Medicaid expands against suicides
The new findings were published in the journal JAMA Network Open.
After the Affordable Care Act (ACA) was passed in 2010, all states were required to expand their Medicaid programs to include people earning more than traditionally allowed. system, in addition to groups previously uninsured – adults without children, for example. It is expected that the expansion of Medicaid will significantly reduce the number of Americans without health insurance. The ACA will also provide access to mental health care because states are required to include such coverage in their Medicaid programs.
But in 2012, the US Supreme Court ruled that states don’t need to expand Medicaid if they don’t want to. Today, 39 states have approved Medicaid expansion. The rest are not.
Suicide deaths have been steadily increasing in the US since 1999, with an average annual increase of about 1% from 1999 to 2006, followed by a 2% increase each from 2006 to 2018.
Researchers tracked suicide rates in all 50 states and Washington, DC, from 2000 to 2018, where 553,912 people were reported to have died by suicide. Although the ACA was passed in 2010, states were not able to extend Medicaid eligibility until 2014, so the researchers focused on the years following the expansion from 2015 to 2018.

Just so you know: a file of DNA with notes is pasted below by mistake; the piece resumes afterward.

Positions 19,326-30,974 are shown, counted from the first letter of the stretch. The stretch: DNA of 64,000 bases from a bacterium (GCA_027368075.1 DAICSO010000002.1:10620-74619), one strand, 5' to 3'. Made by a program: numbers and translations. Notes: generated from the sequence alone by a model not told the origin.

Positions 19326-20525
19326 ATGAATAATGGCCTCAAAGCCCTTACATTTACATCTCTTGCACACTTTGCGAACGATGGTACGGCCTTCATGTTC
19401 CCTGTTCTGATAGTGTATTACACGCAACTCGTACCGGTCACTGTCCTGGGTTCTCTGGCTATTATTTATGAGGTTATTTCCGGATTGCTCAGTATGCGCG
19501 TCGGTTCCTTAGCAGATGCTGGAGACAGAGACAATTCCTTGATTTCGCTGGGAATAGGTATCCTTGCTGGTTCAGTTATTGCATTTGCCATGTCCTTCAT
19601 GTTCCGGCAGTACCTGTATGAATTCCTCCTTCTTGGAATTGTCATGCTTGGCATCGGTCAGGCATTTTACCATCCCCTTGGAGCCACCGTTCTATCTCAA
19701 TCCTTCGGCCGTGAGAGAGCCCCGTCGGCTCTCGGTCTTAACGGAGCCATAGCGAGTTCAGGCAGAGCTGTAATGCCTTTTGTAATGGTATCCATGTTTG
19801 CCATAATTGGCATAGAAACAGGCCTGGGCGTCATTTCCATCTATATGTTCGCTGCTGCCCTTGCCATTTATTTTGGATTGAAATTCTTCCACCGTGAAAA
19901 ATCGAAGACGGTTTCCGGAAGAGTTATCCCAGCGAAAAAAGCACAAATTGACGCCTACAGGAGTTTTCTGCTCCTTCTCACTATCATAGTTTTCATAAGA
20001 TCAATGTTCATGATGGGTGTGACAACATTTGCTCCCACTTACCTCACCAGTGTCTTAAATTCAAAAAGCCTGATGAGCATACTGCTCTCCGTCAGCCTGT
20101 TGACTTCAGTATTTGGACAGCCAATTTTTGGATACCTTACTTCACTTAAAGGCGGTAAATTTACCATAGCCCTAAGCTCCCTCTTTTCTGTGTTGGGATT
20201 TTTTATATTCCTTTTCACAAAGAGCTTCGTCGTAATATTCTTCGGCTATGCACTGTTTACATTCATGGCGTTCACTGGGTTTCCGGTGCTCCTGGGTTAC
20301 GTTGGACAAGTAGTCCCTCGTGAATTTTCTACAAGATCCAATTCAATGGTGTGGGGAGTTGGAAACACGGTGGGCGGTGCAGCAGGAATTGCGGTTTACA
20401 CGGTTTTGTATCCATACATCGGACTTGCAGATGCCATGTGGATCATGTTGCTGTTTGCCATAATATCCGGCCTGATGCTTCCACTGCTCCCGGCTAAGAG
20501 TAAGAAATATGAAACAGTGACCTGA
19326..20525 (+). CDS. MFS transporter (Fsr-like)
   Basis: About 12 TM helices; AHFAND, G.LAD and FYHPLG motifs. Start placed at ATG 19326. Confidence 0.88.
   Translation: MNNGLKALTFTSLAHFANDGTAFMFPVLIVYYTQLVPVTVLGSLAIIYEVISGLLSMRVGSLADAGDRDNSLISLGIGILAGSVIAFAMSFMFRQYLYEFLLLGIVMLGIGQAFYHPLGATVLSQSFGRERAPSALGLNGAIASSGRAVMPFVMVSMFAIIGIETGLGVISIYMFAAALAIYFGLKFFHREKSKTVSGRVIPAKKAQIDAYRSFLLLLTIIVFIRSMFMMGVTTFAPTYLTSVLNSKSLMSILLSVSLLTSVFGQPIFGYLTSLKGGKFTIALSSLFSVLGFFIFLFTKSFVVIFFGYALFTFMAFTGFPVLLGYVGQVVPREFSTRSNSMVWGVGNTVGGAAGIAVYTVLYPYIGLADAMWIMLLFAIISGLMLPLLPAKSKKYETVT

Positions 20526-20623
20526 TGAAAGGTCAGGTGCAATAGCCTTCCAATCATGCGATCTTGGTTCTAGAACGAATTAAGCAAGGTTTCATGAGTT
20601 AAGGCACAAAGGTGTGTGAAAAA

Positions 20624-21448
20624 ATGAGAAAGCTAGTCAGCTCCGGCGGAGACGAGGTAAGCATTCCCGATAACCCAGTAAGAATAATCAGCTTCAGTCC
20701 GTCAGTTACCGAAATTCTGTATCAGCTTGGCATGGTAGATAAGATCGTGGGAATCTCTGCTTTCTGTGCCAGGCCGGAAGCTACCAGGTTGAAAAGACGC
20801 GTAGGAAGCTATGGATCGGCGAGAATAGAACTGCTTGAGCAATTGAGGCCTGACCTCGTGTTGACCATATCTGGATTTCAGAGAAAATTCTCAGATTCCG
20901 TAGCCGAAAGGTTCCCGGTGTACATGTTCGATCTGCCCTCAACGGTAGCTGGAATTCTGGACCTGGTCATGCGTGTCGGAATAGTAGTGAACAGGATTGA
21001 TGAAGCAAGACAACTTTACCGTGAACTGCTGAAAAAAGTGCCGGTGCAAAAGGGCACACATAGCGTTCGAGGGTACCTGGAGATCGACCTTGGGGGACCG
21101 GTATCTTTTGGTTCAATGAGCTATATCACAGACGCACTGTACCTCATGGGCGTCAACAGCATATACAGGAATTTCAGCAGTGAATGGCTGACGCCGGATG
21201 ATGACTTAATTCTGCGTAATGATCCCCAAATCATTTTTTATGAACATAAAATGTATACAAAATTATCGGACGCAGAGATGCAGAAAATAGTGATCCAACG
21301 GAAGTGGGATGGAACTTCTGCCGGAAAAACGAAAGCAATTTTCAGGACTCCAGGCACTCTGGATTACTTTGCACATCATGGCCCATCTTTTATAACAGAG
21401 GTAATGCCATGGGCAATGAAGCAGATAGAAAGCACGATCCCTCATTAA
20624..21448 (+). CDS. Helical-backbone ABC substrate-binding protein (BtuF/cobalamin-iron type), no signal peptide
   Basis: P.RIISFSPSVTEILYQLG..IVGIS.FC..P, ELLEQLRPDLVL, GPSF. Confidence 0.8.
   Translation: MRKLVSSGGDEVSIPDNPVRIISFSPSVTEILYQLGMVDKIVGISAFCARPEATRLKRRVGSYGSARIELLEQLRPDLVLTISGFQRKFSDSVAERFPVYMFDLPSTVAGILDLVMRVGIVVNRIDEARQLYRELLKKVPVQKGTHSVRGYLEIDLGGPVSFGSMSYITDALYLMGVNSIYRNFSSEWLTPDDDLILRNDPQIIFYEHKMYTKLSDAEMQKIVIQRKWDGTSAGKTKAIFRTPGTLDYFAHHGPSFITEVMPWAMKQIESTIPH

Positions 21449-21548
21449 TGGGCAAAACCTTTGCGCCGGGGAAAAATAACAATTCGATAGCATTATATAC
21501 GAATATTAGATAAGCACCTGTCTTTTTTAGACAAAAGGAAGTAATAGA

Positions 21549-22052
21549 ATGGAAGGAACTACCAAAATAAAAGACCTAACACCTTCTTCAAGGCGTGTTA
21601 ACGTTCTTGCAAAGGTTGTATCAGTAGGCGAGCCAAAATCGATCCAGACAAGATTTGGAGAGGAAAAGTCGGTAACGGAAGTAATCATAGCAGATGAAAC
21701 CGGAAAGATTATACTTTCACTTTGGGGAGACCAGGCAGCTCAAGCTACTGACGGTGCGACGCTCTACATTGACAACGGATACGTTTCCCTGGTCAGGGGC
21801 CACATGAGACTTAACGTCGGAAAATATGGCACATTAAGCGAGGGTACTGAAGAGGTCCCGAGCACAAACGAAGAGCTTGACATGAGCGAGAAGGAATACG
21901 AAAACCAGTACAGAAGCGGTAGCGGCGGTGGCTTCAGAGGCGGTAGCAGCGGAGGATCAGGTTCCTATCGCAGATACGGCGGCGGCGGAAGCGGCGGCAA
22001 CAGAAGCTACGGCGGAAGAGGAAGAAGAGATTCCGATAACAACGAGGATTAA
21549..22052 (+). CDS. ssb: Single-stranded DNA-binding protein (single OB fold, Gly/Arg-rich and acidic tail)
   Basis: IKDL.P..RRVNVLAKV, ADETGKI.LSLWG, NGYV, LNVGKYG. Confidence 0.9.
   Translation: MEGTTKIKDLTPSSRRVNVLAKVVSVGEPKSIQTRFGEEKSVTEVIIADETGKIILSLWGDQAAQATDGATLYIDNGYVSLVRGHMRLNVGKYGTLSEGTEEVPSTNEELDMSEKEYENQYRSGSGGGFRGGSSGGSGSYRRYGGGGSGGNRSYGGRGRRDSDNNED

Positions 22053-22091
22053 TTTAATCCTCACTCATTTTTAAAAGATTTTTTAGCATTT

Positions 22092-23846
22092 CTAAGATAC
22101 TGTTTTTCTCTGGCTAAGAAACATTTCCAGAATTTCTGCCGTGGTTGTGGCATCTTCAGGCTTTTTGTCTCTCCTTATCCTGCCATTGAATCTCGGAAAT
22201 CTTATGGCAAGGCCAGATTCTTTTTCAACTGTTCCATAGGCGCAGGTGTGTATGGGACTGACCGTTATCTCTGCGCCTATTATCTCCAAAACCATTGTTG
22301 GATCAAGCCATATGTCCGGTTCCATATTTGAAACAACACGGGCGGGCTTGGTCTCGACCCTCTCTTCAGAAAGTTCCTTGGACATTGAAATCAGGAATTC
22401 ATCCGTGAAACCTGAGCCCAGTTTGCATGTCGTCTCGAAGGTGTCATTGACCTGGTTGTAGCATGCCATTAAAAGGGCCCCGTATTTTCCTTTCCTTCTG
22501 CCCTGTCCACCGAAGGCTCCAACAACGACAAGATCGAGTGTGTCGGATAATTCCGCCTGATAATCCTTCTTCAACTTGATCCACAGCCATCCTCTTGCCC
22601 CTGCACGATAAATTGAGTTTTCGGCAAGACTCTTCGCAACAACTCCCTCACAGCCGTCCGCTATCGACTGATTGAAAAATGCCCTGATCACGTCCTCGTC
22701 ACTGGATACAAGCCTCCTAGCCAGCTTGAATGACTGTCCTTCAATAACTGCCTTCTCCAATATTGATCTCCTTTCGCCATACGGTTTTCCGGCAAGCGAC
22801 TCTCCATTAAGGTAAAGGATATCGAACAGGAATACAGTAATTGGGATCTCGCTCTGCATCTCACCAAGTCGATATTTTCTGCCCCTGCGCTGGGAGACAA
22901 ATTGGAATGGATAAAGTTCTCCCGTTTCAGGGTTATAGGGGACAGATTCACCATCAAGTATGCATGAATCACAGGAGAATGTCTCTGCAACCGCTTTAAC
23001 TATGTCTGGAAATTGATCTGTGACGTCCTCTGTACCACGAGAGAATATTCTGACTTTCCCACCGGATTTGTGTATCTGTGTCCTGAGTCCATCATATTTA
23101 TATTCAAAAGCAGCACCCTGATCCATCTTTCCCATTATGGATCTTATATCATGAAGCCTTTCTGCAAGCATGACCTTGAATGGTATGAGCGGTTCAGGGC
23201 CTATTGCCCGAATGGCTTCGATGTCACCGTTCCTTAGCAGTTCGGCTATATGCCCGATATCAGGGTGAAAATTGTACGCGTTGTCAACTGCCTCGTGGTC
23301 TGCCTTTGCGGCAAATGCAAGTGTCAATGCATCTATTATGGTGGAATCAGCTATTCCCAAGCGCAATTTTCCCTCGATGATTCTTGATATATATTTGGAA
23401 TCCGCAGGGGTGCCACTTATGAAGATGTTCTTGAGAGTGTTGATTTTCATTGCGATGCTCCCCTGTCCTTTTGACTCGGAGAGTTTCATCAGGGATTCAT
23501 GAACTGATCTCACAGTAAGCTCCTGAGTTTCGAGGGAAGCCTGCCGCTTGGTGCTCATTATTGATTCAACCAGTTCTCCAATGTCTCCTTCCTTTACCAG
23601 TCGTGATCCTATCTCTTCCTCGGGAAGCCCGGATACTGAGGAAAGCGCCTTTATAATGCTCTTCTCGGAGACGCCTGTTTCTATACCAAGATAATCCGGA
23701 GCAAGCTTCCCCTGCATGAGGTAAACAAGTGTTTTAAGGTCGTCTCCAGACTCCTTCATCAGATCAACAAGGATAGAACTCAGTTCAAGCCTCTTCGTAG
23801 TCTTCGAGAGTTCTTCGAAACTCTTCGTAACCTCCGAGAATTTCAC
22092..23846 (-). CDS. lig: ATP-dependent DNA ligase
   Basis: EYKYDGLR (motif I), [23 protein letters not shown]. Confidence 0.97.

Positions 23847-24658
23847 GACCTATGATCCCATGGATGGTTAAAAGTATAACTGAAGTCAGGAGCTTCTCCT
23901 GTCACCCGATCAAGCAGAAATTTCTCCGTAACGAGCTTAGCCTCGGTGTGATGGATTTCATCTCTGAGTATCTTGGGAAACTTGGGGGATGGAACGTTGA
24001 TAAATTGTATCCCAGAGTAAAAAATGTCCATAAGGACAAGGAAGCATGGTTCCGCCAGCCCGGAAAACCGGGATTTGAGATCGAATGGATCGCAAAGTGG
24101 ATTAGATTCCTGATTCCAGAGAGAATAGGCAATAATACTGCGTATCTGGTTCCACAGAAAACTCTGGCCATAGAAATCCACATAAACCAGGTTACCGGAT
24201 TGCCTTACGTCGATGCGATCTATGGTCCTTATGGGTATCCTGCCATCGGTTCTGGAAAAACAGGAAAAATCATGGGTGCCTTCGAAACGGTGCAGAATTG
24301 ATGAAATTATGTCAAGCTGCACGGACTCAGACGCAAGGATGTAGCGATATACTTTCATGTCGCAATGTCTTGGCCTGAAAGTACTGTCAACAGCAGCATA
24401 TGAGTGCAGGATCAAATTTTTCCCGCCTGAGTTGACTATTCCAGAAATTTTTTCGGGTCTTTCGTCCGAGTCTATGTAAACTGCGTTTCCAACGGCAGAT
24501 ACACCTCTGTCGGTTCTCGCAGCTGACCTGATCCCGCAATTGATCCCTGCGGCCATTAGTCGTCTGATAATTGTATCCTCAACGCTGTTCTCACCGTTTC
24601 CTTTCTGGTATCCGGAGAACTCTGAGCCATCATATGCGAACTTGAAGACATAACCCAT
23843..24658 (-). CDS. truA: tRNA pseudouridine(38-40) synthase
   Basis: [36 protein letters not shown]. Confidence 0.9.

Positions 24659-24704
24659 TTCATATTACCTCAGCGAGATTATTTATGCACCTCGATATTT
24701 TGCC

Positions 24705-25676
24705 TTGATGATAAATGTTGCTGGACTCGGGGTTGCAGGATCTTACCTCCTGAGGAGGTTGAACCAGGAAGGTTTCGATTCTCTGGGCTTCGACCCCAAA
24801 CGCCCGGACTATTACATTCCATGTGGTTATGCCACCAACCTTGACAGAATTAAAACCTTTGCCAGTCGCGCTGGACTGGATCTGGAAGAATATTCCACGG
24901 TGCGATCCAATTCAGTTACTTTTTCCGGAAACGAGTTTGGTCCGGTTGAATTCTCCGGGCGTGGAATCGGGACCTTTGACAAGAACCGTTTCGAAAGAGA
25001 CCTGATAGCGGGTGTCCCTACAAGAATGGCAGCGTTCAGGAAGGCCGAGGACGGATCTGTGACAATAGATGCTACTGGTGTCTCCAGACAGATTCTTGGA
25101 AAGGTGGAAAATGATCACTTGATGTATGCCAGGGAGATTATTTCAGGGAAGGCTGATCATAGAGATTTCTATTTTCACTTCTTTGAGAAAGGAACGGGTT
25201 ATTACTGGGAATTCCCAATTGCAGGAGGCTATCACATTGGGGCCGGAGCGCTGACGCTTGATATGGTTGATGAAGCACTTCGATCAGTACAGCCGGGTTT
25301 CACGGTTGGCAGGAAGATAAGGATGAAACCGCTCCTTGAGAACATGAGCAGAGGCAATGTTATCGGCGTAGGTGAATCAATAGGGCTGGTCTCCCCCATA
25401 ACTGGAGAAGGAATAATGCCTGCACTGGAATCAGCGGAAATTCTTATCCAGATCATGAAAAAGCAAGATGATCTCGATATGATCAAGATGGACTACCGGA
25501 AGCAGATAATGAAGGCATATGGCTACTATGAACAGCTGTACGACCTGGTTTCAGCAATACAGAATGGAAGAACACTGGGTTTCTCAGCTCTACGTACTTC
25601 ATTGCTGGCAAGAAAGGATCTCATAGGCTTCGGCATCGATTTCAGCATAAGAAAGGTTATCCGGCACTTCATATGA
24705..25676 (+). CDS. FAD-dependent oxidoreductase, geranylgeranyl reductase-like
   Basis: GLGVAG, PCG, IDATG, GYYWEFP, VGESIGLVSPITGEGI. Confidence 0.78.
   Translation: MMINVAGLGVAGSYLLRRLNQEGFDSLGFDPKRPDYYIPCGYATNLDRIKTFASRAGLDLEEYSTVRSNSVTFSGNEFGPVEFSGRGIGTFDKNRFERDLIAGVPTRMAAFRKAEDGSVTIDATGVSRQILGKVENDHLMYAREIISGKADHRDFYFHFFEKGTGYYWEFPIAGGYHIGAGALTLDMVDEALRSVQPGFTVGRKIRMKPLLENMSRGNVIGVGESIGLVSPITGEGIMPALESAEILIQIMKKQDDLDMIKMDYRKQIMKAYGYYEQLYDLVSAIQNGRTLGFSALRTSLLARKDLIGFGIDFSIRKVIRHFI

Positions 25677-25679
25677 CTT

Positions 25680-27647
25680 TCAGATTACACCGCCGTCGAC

They hypothesized that better access to mental health care would result from expanded Medicaid eligibility, making it possible for more people to get help when needed. That could prevent some suicides.
The study’s first authors were Hetal Patel, MD, and Justin Barnes, MD, a resident in the Department of Psychiatry and Department of Radiation Oncology at the University of Washington. Working with Bierut and other colleagues, they conducted an analysis to track changes in suicide rates in states before and after expansion and compared those numbers with rates in states that did not. increase access to insurance programs.
From 2011 to 2013, the suicide rate in the states that last extended Medicaid was 13.94 per 100,000 people. In states that did not continue to expand Medicaid, the rate was 16.67 per 100,000. After 2014, the number increased by 2.5 suicides per 100,000 people in Medicaid expansion states. In states that did not expand access, the increase was even larger, 3.1 per 100,000, a statistically significant difference.
The data indicates that there were 0.4 fewer suicides per 100,000 people in states that extended Medicaid between 2014 and 2018, and as a result, the researchers estimated that 1,818 suicides were prevented.
“Increasing access to health care, including mental health care, has helped prevent hundreds of suicide deaths,” said Patel.
Bierut added, “Given the difference we see in this suicide rate, we think there really must be more treatments, as well as subsequent improvements, in mental health in these settings.” states with expanded Medicaid.”